I liked this book, but I had a real hard time getting into it at first. I was not instantly engaged as I have been with other Connelly books. if you are a die hard Connelly fan, then get it, but if not, try some of his others and skip this one.
It was interesting having someone other that Bosch as the protagonist in this Connelly book. The story had plenty of twists and revelations and as always with an audiobook, my test is whether I find excuses to listen longer, including sitting in the garage listening to the book on my car speakers for awhile longer when I get home. The Poet passed the test with flying colors.
I don't understand the complaints about the narrator. I thought he was excellent, with varied voices and accents for the characters. His voice was deep and pleasant, his pacing spot on.
I found myself very much immersed in the story line which was fast paced with breadth. However, I found the Narrator to sound robot like and came close to quitting early. However, I soon became use to his annoying staccato like narration and continued to finish the story.
I actually would recommend the book... but with some hesitancy because of the narration.
I struggled to finish this one. It went on and on-- much too long. The plot had about 3 twists too many. Character development was weak. I couldn't relate to any of the characters, nor did I care about any of them. I couldn't wait for it to be over. Sorry!
Audible listener who's grateful for a long commute!
The first four words of "The Poet" are "Death is my beat," which are as memorable as Pulitzer-prize winning journalist Edna Buchanan's nonfiction title/quote from her first book, "The Corpse Had a Familiar Face" (1987). Michael Connelly and Buchanan were both crime reporters, and grab readers' attention and hold it from start to finish.
"The Poet" (1996) introduces Jack McEvoy, a crime feature writer for the tabloid Rocky Mountain News (an actual paper in publication from 1859 to 2009). McEvoy's twin, Sean, a tail-burner homicide detective, kills himself after he fails to find the brutal murderer of a young college student. Jack McEvoy begins an investigation that reopens cold cases around the country. Jack McEvoy is tenacious, creative, and tortured by the journalist ethics that guide and bind him.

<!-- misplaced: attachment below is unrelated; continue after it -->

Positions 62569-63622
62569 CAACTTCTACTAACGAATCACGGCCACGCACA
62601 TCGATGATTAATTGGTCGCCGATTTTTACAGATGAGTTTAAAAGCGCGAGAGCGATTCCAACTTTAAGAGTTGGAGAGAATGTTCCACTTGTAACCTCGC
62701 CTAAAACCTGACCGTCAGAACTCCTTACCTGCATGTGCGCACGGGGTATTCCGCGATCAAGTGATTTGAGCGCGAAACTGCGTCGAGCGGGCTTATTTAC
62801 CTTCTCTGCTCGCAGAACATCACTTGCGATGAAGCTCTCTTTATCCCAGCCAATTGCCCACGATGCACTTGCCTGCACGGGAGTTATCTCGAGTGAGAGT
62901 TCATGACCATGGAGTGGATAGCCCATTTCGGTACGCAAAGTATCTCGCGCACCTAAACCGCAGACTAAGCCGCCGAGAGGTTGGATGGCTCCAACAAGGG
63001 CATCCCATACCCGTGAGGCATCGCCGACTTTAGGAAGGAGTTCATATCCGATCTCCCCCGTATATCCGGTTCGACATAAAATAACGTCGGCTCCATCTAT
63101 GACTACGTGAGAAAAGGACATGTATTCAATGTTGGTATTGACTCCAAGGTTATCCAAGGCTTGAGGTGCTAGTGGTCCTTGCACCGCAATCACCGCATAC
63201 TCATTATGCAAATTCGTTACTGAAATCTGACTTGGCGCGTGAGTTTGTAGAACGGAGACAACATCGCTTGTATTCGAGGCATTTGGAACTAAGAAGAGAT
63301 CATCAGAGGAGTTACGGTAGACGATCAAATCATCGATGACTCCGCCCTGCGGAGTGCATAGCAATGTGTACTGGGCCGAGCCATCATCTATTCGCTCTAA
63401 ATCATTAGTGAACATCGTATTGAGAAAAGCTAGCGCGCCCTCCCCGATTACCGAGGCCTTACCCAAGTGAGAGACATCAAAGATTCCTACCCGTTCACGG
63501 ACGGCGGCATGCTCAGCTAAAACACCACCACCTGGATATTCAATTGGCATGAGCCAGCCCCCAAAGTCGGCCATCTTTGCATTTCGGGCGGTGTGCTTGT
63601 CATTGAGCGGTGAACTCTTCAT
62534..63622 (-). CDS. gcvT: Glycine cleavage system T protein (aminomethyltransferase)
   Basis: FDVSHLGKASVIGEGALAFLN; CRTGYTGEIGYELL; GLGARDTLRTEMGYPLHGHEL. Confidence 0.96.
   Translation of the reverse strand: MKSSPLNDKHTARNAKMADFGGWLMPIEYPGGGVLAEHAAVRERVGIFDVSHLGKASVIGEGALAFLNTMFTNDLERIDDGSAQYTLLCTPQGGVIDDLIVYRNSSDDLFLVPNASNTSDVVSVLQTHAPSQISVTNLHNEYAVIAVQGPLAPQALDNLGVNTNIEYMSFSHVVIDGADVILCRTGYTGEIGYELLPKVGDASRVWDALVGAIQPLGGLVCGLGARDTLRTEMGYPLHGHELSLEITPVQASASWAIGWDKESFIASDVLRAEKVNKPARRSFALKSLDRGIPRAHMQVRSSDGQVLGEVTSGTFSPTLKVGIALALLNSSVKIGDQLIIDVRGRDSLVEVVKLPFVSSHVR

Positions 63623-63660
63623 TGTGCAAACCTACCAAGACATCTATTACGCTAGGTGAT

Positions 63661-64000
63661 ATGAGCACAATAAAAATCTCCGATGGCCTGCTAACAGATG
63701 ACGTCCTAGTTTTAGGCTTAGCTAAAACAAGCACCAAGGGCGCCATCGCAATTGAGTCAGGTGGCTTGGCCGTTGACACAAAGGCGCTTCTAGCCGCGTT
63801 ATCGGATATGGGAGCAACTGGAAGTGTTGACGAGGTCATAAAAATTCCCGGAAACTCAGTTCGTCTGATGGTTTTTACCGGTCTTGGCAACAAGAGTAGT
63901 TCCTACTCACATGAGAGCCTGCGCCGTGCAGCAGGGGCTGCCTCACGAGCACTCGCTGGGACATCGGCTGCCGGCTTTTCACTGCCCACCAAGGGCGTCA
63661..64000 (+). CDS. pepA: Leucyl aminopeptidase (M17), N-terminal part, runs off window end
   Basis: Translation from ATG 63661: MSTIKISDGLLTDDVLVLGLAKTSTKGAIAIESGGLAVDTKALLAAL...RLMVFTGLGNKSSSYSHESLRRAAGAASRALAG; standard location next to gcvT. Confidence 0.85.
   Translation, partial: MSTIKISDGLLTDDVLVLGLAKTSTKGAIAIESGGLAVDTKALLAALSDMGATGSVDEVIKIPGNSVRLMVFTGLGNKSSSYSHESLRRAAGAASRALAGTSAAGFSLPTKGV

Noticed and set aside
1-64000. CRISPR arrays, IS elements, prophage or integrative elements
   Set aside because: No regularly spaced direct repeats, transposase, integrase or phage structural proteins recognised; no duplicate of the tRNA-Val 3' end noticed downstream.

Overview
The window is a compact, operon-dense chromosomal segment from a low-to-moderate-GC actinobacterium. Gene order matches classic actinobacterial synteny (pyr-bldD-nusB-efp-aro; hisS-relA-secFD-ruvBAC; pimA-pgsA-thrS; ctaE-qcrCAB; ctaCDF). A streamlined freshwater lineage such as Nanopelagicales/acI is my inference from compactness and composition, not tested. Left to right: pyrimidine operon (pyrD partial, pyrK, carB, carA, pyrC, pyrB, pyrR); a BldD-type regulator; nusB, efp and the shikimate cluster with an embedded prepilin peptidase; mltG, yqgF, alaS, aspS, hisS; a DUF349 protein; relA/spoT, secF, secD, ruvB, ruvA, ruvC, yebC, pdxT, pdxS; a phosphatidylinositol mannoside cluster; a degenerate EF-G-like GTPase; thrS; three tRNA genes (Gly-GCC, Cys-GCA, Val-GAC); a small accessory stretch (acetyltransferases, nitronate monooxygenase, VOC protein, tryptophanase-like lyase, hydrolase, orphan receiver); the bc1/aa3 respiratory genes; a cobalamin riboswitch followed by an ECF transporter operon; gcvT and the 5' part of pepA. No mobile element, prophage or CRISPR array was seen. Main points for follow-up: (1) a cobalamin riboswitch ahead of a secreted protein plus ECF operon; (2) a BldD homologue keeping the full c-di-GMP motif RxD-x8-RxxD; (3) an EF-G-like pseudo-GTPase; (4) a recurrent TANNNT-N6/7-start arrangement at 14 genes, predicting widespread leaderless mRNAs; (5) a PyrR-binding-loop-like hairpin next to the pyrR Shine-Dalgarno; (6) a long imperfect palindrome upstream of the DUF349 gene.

Connelly is a great modern Los Angeles fiction writer. His Harry Bosch series (The Black Echo (1992), etc.) and Mickey Haller (The Lincoln Lawyer (2005), etc.) capture the San Fernando Valley and West Los Angeles in such exquisite, loving detail someone could literally follow Bosch's or Haller's paths from the Van Nuys Courthouse to Mulholland Drive.
"The Poet" starts in Colorado and works it's way to Ventura Boulevard. I only know Colorado as a place I go through to get to other places, except through Stephen King (The Shining (1977) and Doctor Sleep (2013), The Stand (1978), and The Colorado Kid (2005)). King is heavily influenced by The Stanley Hotel in Estes Park, and that haunted hotel is mentioned in Connelly's "The Poet." In fact, King wrote an introduction to the 2004 paperback edition of "The Poet" praising it as elegant and classic. Connelly's description of Colorado is so vivid and beautiful that I will stop just going through Colorado, and stay a few days. (Unfortunately, the Audible edition doesn't have King's introduction.)
"The Poet" was a good read/listen, and Jack McEvoy is a strong character. That character is more complex and has greater depth and freedom than Harry Bosch and Mickey Haller. However, I am disappointed by Connelly's supporting women - they are strong, like FBI Agent Rachel Walling (introduced in "The Poet") and Maggie McPherson ("The Lincoln Lawyer" (2005) etc.) - but one dimensional. I haven't read/listened to all of Connelly's books, and I hope for more.
Buck Schirner's Audible narrative was good, but a little too East Coast for a Western character.
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